DJ Pierre on His New Nightclub WildPitch: "Atlanta's Underground Scene Is Ready to Burst"
The acid house pioneer spills the beans on his plan to help turn Atlanta into a house and techno mecca.
Atlanta isn't a house and techno mecca—at least, not yet. Home to the likes of T.I., Gucci Mane, Lil Yachty, and Young Thug, the city is synonymous with its hip-hop, trap and crunk scenes; even the Grey Lady dubbed it "hip-hop's center of gravity" in 2009.
This hasn't always been the case; electronic music flourished in Atlanta in the 90s, with Detroit-bred, Atlanta-based DJ/producer Kai Alcé playing a key role through his weekly parties at MJQ. The community suffered when several local hotspots like Club Kaya, Backstreet, and The Chamber closed down between the mid-90s and early 2000s. However, in recent years, Atlanta's underground has been on the upswing, with buzzy new producers like Stefan Ringer and festivals like ZEMYA developing alongside staples like House in the Park festival and The Gathering party.
Chicago-born, Atlanta-based DJ Pierre—who co-founded the highly influential trio Phuture in 1985 with Spanky and Herb J, and is widely credited as a pioneer of acid house—hopes his new club, WildPitch, will continue to fuel this momentum. Opened in June 2016 in downtown Atlanta with Josh Wink presiding over the launch party, the 250-capacity, one-room venue has both high ceilings and a warehouse feel. In the coming months, the club will host headliners like Kevin Saunderson, Louie Vega, and Frankie Bones, as well as local DJs like StanZeff and Ringer.
According to Pierre, the city is ripe for a club like WildPitch. "Atlanta has this underground scene that is ready to burst," he told THUMP over e-mail. Yet simply opening a new venue is not his ultimate goal. DJ Pierre also wants the space to be an incubator for new local talent, saying he hopes to "discover a superstar who is from Atlanta so they can take the torch and run with it."
Last Sunday—a few days before his fellow Phuture co-founder DJ Spank Spank's death—we spoke with DJ Pierre about the challenges of opening a club in Atlanta, the current state of the city's house and techno scene, and his plans for the next Phuture album.
THUMP: What made you decide to open a house and techno club in Atlanta?
DJ Pierre: Well, as in most things in my life, [opening a club] was not my original intention. I think this is part of a divine plan. When I moved to Atlanta eight years ago, my manager told me that someone made a statement on Facebook that DJ Pierre, Todd Terry, and Felix Da Housecat all live here and do nothing for the scene. I was initially bothered by that comment because I felt it was an unfair expectation. But I also felt that if the house and techno scene was thriving, the statement would not be made. So it made me think about how I can help.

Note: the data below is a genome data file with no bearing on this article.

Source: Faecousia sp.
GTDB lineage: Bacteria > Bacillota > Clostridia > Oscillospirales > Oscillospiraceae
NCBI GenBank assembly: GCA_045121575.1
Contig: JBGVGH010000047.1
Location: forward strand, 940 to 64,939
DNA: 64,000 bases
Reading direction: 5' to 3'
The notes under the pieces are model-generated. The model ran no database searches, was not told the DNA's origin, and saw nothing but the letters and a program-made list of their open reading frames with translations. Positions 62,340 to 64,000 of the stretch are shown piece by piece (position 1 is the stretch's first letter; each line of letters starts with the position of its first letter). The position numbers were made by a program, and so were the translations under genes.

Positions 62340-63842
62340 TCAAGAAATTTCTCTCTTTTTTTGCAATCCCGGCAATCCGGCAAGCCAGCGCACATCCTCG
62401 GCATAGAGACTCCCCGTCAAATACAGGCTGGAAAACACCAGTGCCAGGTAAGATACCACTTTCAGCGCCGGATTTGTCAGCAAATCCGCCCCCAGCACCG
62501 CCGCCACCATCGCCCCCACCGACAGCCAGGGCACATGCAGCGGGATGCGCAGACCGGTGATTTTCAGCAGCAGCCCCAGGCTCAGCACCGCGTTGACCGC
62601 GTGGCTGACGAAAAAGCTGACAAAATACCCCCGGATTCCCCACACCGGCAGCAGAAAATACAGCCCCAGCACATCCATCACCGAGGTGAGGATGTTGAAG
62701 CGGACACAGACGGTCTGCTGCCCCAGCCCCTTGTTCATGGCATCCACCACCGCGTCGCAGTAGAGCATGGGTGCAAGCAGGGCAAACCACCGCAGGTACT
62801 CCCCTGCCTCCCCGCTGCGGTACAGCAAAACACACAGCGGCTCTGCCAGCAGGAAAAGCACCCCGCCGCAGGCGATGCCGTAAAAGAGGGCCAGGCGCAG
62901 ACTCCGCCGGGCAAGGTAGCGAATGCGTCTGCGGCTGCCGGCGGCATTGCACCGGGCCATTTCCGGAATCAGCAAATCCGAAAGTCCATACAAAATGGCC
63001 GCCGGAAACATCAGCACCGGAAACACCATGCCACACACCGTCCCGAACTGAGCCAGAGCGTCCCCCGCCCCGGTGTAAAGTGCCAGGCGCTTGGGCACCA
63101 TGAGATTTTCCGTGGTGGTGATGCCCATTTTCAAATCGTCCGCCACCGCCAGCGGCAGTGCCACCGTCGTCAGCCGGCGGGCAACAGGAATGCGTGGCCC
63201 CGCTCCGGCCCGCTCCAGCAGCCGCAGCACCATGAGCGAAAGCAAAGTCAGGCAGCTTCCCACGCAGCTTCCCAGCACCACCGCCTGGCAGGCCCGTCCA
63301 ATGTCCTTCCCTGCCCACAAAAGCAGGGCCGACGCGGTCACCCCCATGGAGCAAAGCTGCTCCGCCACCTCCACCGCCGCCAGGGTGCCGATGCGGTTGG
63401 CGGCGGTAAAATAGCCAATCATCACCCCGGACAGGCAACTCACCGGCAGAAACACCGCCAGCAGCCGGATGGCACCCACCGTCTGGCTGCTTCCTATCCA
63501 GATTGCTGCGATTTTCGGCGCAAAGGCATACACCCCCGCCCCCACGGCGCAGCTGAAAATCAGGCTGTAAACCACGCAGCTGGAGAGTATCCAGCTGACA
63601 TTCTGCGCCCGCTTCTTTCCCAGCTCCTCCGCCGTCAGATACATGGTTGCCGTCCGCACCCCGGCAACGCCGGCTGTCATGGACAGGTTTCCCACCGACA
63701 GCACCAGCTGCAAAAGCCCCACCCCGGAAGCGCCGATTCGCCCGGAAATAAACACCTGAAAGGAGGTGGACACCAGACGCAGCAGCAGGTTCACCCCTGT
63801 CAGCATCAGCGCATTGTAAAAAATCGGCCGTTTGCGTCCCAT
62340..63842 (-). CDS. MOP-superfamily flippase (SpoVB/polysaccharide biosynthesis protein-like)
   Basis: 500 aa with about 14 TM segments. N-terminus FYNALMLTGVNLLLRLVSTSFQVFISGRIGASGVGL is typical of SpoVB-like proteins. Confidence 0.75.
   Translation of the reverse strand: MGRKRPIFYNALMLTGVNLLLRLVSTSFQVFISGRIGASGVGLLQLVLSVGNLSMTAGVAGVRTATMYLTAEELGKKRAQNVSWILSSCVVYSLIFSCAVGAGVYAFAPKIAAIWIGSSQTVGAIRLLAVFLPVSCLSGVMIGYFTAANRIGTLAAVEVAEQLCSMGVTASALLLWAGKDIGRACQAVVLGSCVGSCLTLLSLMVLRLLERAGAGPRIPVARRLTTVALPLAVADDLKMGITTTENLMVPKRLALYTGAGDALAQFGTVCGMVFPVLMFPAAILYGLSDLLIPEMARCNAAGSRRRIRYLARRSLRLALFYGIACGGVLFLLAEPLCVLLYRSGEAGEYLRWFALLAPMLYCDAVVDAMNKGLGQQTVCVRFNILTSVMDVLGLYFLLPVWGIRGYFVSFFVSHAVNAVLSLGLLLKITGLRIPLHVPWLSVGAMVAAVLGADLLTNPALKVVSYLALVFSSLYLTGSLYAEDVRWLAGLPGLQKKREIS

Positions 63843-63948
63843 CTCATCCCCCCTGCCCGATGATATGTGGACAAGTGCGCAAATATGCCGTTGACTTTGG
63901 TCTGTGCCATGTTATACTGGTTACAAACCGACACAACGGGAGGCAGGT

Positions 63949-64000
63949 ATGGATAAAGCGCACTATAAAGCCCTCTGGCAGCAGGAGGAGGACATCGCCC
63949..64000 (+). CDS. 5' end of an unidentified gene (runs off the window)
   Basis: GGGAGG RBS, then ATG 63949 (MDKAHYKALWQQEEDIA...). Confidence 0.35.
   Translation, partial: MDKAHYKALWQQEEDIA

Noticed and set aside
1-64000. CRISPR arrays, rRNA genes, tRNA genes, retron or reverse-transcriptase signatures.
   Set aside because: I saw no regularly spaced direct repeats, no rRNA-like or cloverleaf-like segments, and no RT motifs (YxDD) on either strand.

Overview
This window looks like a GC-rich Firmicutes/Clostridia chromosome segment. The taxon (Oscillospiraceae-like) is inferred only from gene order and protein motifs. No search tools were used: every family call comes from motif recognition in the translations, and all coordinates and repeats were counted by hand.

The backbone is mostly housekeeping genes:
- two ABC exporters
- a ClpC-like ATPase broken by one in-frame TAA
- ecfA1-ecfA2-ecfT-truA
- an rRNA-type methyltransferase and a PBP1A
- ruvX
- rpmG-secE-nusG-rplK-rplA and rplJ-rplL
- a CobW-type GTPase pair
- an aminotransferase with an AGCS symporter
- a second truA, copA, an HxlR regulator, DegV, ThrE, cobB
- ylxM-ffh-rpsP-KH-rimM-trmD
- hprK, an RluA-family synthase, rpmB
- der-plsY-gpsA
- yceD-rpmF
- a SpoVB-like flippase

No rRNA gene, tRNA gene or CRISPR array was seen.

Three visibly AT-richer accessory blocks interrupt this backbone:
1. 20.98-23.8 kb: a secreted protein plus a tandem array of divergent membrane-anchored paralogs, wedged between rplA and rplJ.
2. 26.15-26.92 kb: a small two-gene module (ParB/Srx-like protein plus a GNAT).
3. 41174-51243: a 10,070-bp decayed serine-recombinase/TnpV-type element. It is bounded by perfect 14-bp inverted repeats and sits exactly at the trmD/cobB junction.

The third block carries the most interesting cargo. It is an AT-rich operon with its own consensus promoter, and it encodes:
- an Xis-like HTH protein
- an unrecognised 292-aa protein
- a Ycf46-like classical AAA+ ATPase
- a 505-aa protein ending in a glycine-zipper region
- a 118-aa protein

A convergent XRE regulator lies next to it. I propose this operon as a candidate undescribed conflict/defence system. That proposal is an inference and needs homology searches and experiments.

[Fellow DJs/promoters and I] decided to do our own events at The Music Room, one of the venues here, along with Sound Table and Alleycat, who are trying to push through as well. The response was amazing—our first event was well past capacity. The energy was like what you would experience in Europe. I can't put my finger on it, but people really gravitated to what we were doing. So I was excited to explore that further.
Atlanta has this underground scene that is ready to burst. There was a massive house and techno scene here in the 90s and early 2000s. [Back then] I was booked for quite a few events at Eleven 50 which is now Opera. I met Kai Alcé, who to me is the godfather of house music here. For all the work that he's put in the scene, [it] should be farther along.
Speaking from my experience having lived in various cities, infrastructure is a necessary and integral part of any scene. You can push and push, but if you don't have radio stations, media, and record labels, you are running but not getting anywhere. So I wanted to apply what I knew and help create an infrastructure.
I set up a studio here and invited people free of charge to come in and learn how to produce. If we see a track with potential, we nurture it and release it on [my label] Afro Acid. We continue to do events tapping into the local scene, booking local DJs to headline their own nights, including StanZeff, Raskal, Lessnoise, Ralph & Louie, The DJ Bri, Corey von Waters, Alex Lucas, ARI EL, Stefan Ringer, Raul Peña, Johnny K, etc. I want to help give them some recognition outside of Atlanta. We've hosted special events with local staples like Kai Alce and DJ Kemit as well.
What is Atlanta's current dance music scene like?
Other promoters like Liquified, Tambor, Cardio, Wiggle factor, Q/Q and Project B and Unity all seem to be doing their thing. Salah Ananse and his efforts help shape the scene as well. If I forget someone, it's not intentional, but that's it off the top of my head.
House and techno has to find their way so the world can see Atlanta as a place where this music reigns.
The scene is still a bit segregated. White here, blacks here, EDM kids here, new techno here. We all need to work together to really push through. Like it was in Chicago, when we were all not fans of each other, but you better believe we worked together. Atlanta is known for trap, hip-hop, and dubstep. House and techno has to find their way so the world can see Atlanta as a place where this music reigns. I hope that WildPitch can help with that.
Where did the name "WildPitch" come from?